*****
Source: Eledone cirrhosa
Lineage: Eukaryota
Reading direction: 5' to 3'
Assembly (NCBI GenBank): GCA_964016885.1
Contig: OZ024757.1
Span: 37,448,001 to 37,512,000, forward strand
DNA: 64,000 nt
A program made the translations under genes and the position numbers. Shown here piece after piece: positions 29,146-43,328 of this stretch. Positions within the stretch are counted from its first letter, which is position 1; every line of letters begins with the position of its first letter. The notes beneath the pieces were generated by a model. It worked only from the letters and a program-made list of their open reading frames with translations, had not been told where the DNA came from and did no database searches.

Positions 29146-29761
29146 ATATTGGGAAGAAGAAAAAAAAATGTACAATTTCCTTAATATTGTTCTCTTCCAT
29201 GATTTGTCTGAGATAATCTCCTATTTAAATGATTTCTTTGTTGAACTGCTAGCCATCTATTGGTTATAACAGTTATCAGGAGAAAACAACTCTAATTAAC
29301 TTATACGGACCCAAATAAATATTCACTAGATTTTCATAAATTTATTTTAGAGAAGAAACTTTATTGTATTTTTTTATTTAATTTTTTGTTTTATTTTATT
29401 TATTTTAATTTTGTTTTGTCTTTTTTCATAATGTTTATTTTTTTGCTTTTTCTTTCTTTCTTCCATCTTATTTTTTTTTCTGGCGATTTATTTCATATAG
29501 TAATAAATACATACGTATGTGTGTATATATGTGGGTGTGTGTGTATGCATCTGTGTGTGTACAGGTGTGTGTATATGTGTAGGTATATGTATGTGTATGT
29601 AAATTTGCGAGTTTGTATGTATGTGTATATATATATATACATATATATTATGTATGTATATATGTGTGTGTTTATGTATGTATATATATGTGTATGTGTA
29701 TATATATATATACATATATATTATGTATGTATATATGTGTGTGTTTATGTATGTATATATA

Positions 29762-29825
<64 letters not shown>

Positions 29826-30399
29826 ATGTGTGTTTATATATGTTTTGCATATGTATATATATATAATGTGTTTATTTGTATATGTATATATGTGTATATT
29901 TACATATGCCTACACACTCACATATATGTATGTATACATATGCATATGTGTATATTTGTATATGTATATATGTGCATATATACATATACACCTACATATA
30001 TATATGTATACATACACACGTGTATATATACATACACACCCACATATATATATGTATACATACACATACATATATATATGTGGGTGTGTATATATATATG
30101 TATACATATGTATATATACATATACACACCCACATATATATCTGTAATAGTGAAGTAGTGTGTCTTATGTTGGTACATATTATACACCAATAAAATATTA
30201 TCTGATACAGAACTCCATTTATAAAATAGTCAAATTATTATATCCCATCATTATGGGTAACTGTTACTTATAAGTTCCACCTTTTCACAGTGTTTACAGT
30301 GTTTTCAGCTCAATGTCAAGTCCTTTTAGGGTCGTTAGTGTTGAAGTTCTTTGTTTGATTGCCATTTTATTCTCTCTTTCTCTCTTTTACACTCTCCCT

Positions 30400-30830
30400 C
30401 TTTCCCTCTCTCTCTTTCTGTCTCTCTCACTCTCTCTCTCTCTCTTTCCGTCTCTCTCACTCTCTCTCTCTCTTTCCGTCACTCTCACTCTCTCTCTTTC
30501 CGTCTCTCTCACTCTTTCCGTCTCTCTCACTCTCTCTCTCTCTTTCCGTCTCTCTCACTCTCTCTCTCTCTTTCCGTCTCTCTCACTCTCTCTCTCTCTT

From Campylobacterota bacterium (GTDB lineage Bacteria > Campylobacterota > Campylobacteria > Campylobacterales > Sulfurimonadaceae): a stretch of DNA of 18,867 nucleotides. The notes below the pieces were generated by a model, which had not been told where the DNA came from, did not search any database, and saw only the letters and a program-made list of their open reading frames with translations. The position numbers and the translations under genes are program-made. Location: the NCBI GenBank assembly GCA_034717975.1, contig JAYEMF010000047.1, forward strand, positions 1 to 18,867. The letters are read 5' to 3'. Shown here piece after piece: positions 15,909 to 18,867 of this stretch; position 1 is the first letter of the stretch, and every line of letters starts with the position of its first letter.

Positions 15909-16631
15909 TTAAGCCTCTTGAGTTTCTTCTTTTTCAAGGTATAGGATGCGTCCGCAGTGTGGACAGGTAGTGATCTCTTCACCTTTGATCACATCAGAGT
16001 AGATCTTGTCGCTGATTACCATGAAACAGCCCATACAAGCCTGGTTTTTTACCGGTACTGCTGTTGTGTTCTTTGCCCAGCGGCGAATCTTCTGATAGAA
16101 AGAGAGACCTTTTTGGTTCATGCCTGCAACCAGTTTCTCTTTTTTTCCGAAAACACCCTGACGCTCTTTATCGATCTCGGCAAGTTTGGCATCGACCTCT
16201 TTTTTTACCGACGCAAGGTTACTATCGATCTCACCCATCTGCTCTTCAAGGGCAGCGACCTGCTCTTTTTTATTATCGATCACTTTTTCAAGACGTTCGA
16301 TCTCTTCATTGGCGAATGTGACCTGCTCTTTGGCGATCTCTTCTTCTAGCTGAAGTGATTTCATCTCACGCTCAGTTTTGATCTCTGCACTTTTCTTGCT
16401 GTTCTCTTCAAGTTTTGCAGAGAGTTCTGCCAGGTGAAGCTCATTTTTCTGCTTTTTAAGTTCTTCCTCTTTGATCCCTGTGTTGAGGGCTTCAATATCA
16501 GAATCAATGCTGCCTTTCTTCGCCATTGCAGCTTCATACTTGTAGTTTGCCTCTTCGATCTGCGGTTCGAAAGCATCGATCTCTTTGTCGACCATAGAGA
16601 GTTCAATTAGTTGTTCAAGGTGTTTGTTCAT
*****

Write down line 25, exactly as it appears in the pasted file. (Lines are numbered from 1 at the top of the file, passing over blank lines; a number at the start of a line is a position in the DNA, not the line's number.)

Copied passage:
30301 GTTTTCAGCTCAATGTCAAGTCCTTTTAGGGTCGTTAGTGTTGAAGTTCTTTGTTTGATTGCCATTTTATTCTCTCTTTCTCTCTTTTACACTCTCCCT